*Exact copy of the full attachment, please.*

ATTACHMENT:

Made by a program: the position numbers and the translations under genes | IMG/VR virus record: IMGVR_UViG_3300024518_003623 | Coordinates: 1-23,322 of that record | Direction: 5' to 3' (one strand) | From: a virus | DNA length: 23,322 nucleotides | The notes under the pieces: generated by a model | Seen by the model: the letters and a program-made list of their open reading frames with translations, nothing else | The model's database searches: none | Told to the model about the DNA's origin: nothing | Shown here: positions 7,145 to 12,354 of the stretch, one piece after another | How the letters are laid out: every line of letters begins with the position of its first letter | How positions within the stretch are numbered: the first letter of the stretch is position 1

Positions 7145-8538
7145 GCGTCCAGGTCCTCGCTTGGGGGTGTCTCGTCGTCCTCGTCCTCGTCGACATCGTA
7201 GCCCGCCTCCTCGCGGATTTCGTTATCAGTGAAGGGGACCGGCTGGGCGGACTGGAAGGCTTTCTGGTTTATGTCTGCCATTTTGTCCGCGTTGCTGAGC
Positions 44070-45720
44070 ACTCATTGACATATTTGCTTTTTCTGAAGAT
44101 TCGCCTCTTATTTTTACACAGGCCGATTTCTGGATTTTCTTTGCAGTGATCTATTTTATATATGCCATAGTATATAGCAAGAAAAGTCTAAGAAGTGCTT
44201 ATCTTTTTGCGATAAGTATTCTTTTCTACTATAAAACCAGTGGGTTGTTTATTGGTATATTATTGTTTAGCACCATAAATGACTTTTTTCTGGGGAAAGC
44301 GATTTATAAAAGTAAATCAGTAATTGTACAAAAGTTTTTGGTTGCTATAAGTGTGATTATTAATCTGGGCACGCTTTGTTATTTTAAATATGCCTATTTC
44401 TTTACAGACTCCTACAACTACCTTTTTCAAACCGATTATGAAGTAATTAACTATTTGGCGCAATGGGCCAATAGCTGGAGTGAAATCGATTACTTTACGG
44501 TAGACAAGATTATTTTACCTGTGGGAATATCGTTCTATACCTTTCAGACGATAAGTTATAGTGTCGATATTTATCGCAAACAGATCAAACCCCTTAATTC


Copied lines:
Made by a program: the position numbers and the translations under genes | IMG/VR virus record: IMGVR_UViG_3300024518_003623 | Coordinates: 1-23,322 of that record | Direction: 5' to 3' (one strand) | From: a virus | DNA length: 23,322 nucleotides | The notes under the pieces: generated by a model | Seen by the model: the letters and a program-made list of their open reading frames with translations, nothing else | The model's database searches: none | Told to the model about the DNA's origin: nothing | Shown here: positions 7,145 to 12,354 of the stretch, one piece after another | How the letters are laid out: every line of letters begins with the position of its first letter | How positions within the stretch are numbered: the first letter of the stretch is position 1

Positions 7145-8538
7145 GCGTCCAGGTCCTCGCTTGGGGGTGTCTCGTCGTCCTCGTCCTCGTCGACATCGTA
7201 GCCCGCCTCCTCGCGGATTTCGTTATCAGTGAAGGGGACCGGCTGGGCGGACTGGAAGGCTTTCTGGTTTATGTCTGCCATTTTGTCCGCGTTGCTGAGC
Positions 44070-45720
44070 ACTCATTGACATATTTGCTTTTTCTGAAGAT
44101 TCGCCTCTTATTTTTACACAGGCCGATTTCTGGATTTTCTTTGCAGTGATCTATTTTATATATGCCATAGTATATAGCAAGAAAAGTCTAAGAAGTGCTT
44201 ATCTTTTTGCGATAAGTATTCTTTTCTACTATAAAACCAGTGGGTTGTTTATTGGTATATTATTGTTTAGCACCATAAATGACTTTTTTCTGGGGAAAGC
44301 GATTTATAAAAGTAAATCAGTAATTGTACAAAAGTTTTTGGTTGCTATAAGTGTGATTATTAATCTGGGCACGCTTTGTTATTTTAAATATGCCTATTTC
44401 TTTACAGACTCCTACAACTACCTTTTTCAAACCGATTATGAAGTAATTAACTATTTGGCGCAATGGGCCAATAGCTGGAGTGAAATCGATTACTTTACGG
44501 TAGACAAGATTATTTTACCTGTGGGAATATCGTTCTATACCTTTCAGACGATAAGTTATAGTGTCGATATTTATCGCAAACAGATCAAACCCCTTAATTC